May came with 3 new papers on property testing algorithms — or inspired by them.

**Interactive Proofs for General Distribution Properties**, by Tal Herman and Guy Rothblum (ECCC). Following a fruitful line of work (including by the authors themselves: see, e.g., this previous monthly post), this paper considers interactive proofs for distribution testing: Merlin and Arthur have data over a universe of size \(n\), Arthur wants to test properties of that data (probability distribution), but he has *much* less data (samples) than Merlin.

As it turns out, as long as the property he’s interested in can be checked efficiently (computationally: via a small-depth circuit), then Arthur can do it with strongly sublinear sample complexity: he needs only \(n^{1-\Omega(1)}\) samples, even for tolerant testing! And all that’s needed is a small number of rounds of interaction with Merlin. And even more, all (honest) parties can do that via a computationally efficient protocol…

**Oracle-Checker Scheme for Evaluating a Generative Large Language Model**, by Yueling Jenny Zeng, Li-C. Wang, and Thomas Ibbetson (arXiv). This paper draws inspiration from property testing and program checking (*à la* Blum, Luby, and Rubinfeld) to check the output of large language models (LLMs): specifically, for the task of entity extraction: the authors formalize how to view entity extraction as a homomorphism, and then assess empirically what using a property tester for linearity leads to. Overall, it sounds like an interesting (and somewhat unexpected?) use of property testing for LLM trustworthiness assessment!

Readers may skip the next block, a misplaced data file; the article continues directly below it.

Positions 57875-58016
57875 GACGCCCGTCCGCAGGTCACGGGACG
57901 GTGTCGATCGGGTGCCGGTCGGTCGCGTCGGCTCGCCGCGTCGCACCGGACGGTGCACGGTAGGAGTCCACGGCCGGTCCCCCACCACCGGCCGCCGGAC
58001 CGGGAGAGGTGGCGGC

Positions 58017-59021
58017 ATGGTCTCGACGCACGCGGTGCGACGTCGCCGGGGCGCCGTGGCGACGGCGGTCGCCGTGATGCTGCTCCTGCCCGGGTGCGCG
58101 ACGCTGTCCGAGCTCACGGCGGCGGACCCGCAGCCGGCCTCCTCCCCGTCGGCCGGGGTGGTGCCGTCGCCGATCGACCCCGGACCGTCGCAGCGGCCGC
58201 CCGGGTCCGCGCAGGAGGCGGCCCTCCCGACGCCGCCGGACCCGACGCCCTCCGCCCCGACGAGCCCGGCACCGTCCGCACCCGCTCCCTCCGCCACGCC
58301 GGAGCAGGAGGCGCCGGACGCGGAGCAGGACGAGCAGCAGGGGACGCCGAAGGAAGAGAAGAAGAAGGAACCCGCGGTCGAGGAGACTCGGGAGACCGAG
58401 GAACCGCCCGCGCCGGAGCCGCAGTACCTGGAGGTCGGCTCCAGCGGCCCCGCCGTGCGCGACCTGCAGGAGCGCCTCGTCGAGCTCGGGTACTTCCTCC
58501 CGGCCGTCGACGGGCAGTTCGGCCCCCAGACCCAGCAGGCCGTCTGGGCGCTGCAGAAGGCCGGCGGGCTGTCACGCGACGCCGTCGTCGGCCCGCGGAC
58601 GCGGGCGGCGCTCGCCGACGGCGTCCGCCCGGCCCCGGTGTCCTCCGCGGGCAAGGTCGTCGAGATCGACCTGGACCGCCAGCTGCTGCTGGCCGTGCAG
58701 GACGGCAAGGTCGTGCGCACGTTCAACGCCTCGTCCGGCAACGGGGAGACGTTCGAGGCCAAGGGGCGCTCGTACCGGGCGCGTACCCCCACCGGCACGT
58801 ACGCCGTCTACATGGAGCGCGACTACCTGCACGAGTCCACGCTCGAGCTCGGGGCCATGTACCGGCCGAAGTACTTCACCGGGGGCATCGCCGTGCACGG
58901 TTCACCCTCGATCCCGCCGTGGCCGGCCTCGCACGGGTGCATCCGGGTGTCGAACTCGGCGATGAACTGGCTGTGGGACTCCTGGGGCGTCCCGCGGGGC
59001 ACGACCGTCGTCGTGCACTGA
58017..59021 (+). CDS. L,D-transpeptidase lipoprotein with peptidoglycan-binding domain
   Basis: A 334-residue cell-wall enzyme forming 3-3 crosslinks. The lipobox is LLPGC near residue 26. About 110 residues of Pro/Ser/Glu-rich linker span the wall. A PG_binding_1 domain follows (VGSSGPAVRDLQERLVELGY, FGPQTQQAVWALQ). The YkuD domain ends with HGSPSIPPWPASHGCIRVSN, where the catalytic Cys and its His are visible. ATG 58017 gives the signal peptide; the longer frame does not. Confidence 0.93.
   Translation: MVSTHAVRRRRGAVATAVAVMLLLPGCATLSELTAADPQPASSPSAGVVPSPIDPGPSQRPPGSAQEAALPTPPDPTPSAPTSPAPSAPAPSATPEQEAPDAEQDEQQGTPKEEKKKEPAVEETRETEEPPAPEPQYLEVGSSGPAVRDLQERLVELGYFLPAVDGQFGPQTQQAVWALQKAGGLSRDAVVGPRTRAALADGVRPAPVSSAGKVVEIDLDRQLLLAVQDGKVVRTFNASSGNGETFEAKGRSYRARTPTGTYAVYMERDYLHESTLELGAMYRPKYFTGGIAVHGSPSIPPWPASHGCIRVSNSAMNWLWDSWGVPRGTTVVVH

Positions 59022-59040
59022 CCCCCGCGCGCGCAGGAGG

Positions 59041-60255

**Property testing in graphical models: testing small separation numbers**, by Luc Devroye, Gábor Lugosi, and Piotr Zwiernik (arXiv). Here too, ideas from property testing are used, this time in the context of high-dimensional (Gaussian) graphical models. This paper focuses on testing properties of the structure of the graphical model: given query access to the covariance matrix $\latex \Sigma$ consistent with some underlying graph structure \(G\), can we test whether this structure is a tree? Is it has small separation number?

The focus differs a little from the classical setting of property testing, in that there is no distance parameter and the goal is to get an exact decision algorithm (adaptive, but with unbounded query complexity: rejecting graphs that are far from the property as a function of the unknown distance parameter, and always accepting graphs with the property). But besides this small variation, great to see more uses of property testing in the wild!